Monday, March 22, 2010

Random Game Design Thought: "Players Roll All The Dice" for 4E...

Good Afternoon:

Over lunch today, I was talking to a friend who runs and plays 4E. He mentioned a problem that he finds often occurs in his 4E games - sometimes, his players aren't as attentive as they should be, and at the beginning of their turn, they have to review the battlefield and then run through their options multiple times, each and every turn. As he plays in a game with five players, and runs a game with seven players, this phenomenon can really slow down play.

When I used to have this problem with 3E, I used what people call the "Players Roll All The Dice" optional rule from Unearthed Arcana. It originally appeared in a Dragon magazine article back in 2nd Edition, and I used it back then, too. The core of this optional rule is that the players make all the die rolls. For example, instead of a monster rolling to attack the character, the character gets to roll to defend themselves. As the GM, you essentially assume that the monster rolls an 11 on their attack roll, which gives them an attack score of 11+attack mods, and the player has to defend the attack by rolling a d20+(Ascending AC-10) instead. The same thing applies with saving throws and the like. Instead of the target rolling a save against the DC of your magical ability, you make a magical attack by rolling d20+(DC-10) against their save score (11+saving throw mods).

For those that may not be aware, 4E takes that concept and alters it into a new form: "Attackers Roll All The Dice". The attacker makes a standard attack against the AC of the target, much like early editions of D&D. For powers/special abilities, the attack makes a magical attack against the target's save score. This means that, on the attacker's turn, he's pretty much the only one rolling any dice. If you already know what you are doing, that can be a short time; if you don't know what you're going to do, you eat up a lot of time when noone else gets to roll. All in all, that's not very satisfying for those waiting their turn.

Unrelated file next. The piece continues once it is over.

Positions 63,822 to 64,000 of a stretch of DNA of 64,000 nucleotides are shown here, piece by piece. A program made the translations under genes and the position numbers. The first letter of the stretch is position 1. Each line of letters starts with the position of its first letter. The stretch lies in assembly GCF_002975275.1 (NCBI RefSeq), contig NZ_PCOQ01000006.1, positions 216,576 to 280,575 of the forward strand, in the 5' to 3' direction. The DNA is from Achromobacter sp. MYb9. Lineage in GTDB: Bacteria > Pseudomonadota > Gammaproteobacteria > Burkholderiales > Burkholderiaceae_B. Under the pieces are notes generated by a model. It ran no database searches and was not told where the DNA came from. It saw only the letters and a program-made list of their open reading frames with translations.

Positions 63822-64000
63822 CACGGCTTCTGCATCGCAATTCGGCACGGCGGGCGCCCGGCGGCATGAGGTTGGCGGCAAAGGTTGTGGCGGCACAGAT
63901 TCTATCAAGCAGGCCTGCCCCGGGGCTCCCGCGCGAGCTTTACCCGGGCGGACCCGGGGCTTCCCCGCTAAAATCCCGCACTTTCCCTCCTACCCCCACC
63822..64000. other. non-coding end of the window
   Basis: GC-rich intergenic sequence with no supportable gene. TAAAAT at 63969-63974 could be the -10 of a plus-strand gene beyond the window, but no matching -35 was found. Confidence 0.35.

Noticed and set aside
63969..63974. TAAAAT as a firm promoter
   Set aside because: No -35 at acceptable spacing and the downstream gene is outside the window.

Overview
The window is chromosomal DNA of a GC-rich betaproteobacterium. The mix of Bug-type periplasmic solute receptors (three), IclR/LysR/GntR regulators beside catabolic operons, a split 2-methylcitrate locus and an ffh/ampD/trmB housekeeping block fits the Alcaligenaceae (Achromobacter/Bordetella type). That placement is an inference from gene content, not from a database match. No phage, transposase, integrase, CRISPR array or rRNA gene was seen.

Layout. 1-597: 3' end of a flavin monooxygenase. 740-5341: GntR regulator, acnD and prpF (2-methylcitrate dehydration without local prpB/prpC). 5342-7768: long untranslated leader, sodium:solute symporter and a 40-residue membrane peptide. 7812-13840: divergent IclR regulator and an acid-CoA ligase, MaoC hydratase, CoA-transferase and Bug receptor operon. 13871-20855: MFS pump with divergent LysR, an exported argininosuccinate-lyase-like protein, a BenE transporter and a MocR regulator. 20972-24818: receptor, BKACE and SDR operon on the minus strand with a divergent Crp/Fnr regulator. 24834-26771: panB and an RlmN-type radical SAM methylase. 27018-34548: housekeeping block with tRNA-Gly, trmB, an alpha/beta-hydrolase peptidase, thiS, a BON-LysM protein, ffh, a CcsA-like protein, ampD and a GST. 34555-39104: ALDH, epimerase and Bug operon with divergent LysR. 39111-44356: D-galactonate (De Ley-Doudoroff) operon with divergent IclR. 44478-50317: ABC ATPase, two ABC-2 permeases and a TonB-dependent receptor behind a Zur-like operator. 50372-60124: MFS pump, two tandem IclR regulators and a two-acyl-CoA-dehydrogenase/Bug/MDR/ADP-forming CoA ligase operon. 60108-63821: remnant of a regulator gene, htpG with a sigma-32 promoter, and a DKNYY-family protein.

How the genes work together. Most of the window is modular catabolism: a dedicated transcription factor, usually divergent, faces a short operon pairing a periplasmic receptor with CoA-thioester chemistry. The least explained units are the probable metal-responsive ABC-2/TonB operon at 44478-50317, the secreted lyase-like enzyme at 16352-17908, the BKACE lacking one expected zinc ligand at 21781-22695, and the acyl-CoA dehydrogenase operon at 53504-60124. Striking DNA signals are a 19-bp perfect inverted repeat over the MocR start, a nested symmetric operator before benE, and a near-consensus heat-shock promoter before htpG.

In my discussions with my 4E friend, I proposed a variant of "Players Roll All The Dice" for his 4E game. In essence, whenever you are the attacker, you handle things like normal: you roll your attack against the defender's defense score, be it AC, Fortitude, Reflex or Will. When you are the defender, however, you follow the process outlined under the aforementioned rule with defense rolls.

Defense Rolls: You defend against an attack targeting your Armor Class by rolling a d20, and adding (your AC-10) to the roll. Your target is 11 plus your attacker's attack bonus. You defend against an attack targeting your Fortitude Defense by rolling a d20, and adding (your Fortitude Defense score-10) to the roll. Your target is 11 plus your attacker's attack bonus. And so on...

When you roll a natural one on your defense roll, you fumble your defense and the attacker gets the benefit of a critical hit against you. When you roll a natural twenty on your defense roll, you critical on your defense and the attacker misses you.

The goal of this approach, of course, is to provide player-characters with dice to roll when it isn't their turn, which keeps them more alert and attentive on the game. While I found that some players didn't like "Players Roll All The Dice" in the past, preferring that I be the one to roll the nasty attacks against them rather than have their own dice "betray" them, I found it was a great way to keep combat moving and keep attention focused on the game instead of on the GameBoy between their turns.

What do you think?

With Regards,

1 comment:

2097 said...

“preferring that I be the one to roll the nasty attacks against them rather than have their own dice "betray" them”
I’m not sure I get this—they’re still trying to roll high. The dice may let them down by missing a defense, yes, but it might as well miss while hitting too. I think the Players Roll All The Dice is a very interesting variant and I knew a group who played 4E that way with some success.

I just joined an LL-AEC group and they use “group initiative”—something I was sceptical of, because it doesn’t reward fast strikers and dextrous types, but it has speeded up our fights and attentiveness a lot. Because when it is our turn we all make a flurry of rolls and shout out what we do in a wonderful chaotic fashion. “I miss with my bow! [crosses off one arrow on the inventory sheet]” “I hit with my sling, three damage” “I attack with my sword… is a 14 a hit?” while the DM crosses of damage and checks armor classes if the player’s aren’t sure (from previous strikes) whether an attack hits or misses.
Then there’s some boredom during the monster’s turn. So it’s not perfect.